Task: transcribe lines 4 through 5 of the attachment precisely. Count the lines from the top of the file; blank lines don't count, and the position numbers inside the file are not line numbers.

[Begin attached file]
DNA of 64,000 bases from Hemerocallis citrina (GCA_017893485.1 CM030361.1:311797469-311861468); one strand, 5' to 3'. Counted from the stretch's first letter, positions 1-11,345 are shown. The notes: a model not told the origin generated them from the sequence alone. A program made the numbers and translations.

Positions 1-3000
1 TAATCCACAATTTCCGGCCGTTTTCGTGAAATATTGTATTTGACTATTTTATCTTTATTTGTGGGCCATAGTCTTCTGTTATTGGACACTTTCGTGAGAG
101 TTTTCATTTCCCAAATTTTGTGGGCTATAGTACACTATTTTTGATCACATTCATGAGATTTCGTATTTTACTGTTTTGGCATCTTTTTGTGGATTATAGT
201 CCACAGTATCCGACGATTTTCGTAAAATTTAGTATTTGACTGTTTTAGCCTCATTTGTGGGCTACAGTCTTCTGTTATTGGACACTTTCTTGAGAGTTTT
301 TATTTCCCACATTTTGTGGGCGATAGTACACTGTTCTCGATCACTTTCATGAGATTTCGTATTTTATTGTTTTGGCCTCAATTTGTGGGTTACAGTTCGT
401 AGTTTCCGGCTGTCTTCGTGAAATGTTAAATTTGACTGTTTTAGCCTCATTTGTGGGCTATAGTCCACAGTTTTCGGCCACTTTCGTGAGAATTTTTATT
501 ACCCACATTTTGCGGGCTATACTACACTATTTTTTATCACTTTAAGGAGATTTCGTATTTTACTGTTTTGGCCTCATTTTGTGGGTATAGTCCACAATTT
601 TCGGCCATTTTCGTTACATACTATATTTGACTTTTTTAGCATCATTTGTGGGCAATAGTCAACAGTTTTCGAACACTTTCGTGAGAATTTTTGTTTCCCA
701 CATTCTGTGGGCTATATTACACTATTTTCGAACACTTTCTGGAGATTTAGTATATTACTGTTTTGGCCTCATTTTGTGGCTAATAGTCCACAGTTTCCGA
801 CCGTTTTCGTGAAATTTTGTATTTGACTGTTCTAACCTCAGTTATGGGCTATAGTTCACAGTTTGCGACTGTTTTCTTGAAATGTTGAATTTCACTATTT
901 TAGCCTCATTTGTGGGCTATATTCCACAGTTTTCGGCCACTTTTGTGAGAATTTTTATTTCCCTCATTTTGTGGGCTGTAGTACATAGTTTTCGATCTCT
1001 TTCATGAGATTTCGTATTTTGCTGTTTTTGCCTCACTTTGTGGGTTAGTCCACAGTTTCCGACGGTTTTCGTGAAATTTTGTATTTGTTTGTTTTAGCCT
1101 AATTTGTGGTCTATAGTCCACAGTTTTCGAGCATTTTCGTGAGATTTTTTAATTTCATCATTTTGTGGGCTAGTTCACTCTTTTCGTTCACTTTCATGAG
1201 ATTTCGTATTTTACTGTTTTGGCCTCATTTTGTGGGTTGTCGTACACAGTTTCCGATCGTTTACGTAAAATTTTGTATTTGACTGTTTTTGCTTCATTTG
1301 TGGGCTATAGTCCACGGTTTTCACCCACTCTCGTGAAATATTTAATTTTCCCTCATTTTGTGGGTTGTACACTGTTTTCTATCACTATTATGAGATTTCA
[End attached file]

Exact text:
101 TTTTCATTTCCCAAATTTTGTGGGCTATAGTACACTATTTTTGATCACATTCATGAGATTTCGTATTTTACTGTTTTGGCATCTTTTTGTGGATTATAGT
201 CCACAGTATCCGACGATTTTCGTAAAATTTAGTATTTGACTGTTTTAGCCTCATTTGTGGGCTACAGTCTTCTGTTATTGGACACTTTCTTGAGAGTTTT